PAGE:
Saudi Arabian Minister of Petroleum and Mineral Resources Ali al-Naimi on Monday said he expects oil demand to pick up in the second half of this year while supply decreases, in a sign that the kingdom’s strategy of defending market share is working.
The comment indicates Saudi Arabia is likely to propose not to change output policy at producer group OPEC’s meeting on Friday, although Naimi declined to speak directly on the issue.
“The answer is yes,” al-Naimi said in his first public comment upon arrival in Vienna, where the meeting is scheduled to take place, when asked whether the strategy of defending market share through higher supplies and lower oil prices was working.
“Demand is picking up. Good. Supply is slowing, right? That is a fact,” he told reporters. “You can see that I’m not stressed, I’m happy.”
Naimi was the key architect of OPEC’s decision at its last meeting in November last year not to cut crude production despite a growing global glut, exacerbated by a boom in US shale oil.
Instead, OPEC kingpin Saudi Arabia raised production to win back market share and depress the output of higher-cost producers through lower oil prices, which fell from as much as US$115 in June last year to as low as US$46 in January.
However, prices have recovered in recent weeks to between US$60 and US$65 per barrel on the possibility of a major slowdown in US oil output and signs of stronger global demand.
Al-Naimi said it would take time for the oil markets — still heavily oversupplied — to rebalance.
“I don’t have a crystal ball, but it is [going] in the right direction,” he said.
He added that he was not concerned by prospects of an increase in Iraqi or Iranian supplies later in the year.
He said he doubted that millions of barrels of oil stored in recent months by traders and oil companies would be offered anew in the market, thus leading to a fresh drop in prices.
He said one reason why that would not happen was the narrowing contango — a market structure in which future prices are higher than current prices, encouraging the storage of oil for resale at a profit in the future. The opposite structure, backwardation, has current prices higher than future prices.
“This is not a good time to sell the surplus. So they [traders] have to keep it, and as the contango goes down and they see the backwardation coming forward they will hang on to it. They are not going to dump it on the market,” al-Naimi said.
POOR INTERNAL CONTROLS: Insurance Bureau Director-General Shih Chiung-hwa said the company is expected to get back on track while its chairman is suspended The Financial Supervisory Commission (FSC) yesterday fined Shin Kong Life Insurance Co (新光人壽) NT$27.6 million (US$939,415) for a reckless investment that endangered its solvency, and suspended its chairman Eugene Wu (吳東進) for poor supervision. The penalty is the second-highest in a single case after Nan Shan Life Insurance Co (南山人壽) was fined NT$30 million in September last year and its chairman Du Ying-tzyong (杜英宗) suspended for two years, the commission said. In three rounds of special and regular examinations conducted since last year, the commission found that Shin Kong Life had given too much power to an asset and liability management committee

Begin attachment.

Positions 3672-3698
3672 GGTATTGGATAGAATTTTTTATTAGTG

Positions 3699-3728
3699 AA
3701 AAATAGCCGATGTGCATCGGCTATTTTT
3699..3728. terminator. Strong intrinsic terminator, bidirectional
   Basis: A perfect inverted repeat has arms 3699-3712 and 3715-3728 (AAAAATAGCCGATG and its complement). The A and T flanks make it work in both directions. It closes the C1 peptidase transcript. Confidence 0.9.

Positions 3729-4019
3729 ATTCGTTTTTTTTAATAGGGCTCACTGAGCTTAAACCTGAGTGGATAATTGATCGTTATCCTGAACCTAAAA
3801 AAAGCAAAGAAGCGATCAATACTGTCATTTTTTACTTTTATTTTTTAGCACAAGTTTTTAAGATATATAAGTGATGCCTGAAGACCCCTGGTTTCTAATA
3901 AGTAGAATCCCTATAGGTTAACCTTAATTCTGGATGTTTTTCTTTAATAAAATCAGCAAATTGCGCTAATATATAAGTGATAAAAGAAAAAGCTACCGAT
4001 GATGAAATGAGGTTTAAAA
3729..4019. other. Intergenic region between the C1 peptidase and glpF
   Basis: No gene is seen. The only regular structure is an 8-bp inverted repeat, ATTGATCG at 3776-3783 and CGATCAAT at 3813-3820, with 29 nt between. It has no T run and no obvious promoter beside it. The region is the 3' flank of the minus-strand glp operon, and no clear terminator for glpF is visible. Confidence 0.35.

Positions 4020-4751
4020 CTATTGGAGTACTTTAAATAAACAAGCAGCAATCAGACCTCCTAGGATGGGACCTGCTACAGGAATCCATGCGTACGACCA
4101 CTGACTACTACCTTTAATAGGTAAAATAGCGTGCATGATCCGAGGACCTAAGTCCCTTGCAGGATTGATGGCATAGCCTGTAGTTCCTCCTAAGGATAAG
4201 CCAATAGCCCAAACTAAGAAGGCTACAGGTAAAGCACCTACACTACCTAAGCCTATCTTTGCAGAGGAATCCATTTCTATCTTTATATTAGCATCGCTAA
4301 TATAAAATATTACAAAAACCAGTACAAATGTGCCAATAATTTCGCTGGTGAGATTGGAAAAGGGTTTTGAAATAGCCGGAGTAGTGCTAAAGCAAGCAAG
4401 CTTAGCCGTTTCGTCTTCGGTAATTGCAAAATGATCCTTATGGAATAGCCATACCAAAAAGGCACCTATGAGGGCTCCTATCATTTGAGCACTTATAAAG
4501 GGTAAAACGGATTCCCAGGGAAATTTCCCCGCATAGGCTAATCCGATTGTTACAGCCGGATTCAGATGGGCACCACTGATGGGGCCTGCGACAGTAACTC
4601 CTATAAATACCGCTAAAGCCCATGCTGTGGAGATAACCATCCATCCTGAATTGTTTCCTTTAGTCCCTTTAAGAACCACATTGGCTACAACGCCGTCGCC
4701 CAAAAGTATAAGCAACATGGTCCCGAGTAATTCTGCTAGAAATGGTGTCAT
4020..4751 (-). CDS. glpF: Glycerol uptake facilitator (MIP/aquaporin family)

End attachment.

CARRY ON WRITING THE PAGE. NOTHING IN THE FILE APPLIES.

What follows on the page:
HEAVY INVESTMENT: Moody’s affirmed the firm’s ‘Aa3’ rating with a ‘stable’ outlook due to its leading position in the industry and ability to match customer requirements Taiwan Semiconductor Manufacturing Co’s (TSMC, 台積電) revenue this year is expected to increase about 21 percent to NT$1.29 trillion (US$44.01 billion) from NT$1.07 trillion last year, driven by strong demand for advanced 5-nanometer and 7-nanometer chips mainly used in smartphones and high-performance computing devices, a Moody’s Investors Service report on Wednesday said. TSMC’s rate of revenue growth next year is to increase to 7.5 percent, the ratings agency said. The company, which supplies 5-nanometer chips for Apple Inc’s new iPad series, has introduced the advanced chips ahead of its competitors and gained a significant share of the market for the foundry industry’s
Sony Corp has cut its estimated Play Station 5 (PS5) production for this fiscal year by 4 million units, down to about 11 million, following production issues with its custom-designed system-on-chip (SOC) for the new console, people familiar with the matter said. The Tokyo-based electronics giant in July boosted orders with suppliers in anticipation of heightened demand for gaming in the holiday season and beyond, as people spend more time at home due to the COVID-19 pandemic. However, the company has come up against manufacturing issues, such as production yields as low as 50 percent for its SOC, which have cut into
O2O BICYCLE SHOW: The Taiwan Bicycle Show next year is to be online to offline, with forums, audio-visual conferences and livestreaming of the offline events Local bicycle makers expect demand to continue outpacing supply due to orders triggered by the COVID-19 pandemic, with some companies seeing orders back up through next year. “Next year is all full in terms of orders. Our lead time on components is one year,” Giant Manufacturing Co Ltd (巨大機械) chairwoman Bonnie Tu (杜綉珍) told a news conference in Taipei organized by the Taiwan External Trade Development Council (TAITRA) to announce next year’s Taipei Cycle Show. The pandemic has reduced bicycle supplies and increased demand around the world, Robert Wu (吳盈進), chairman of KMC (Kuei Meng) International Inc (桂盟國際), one of the world’s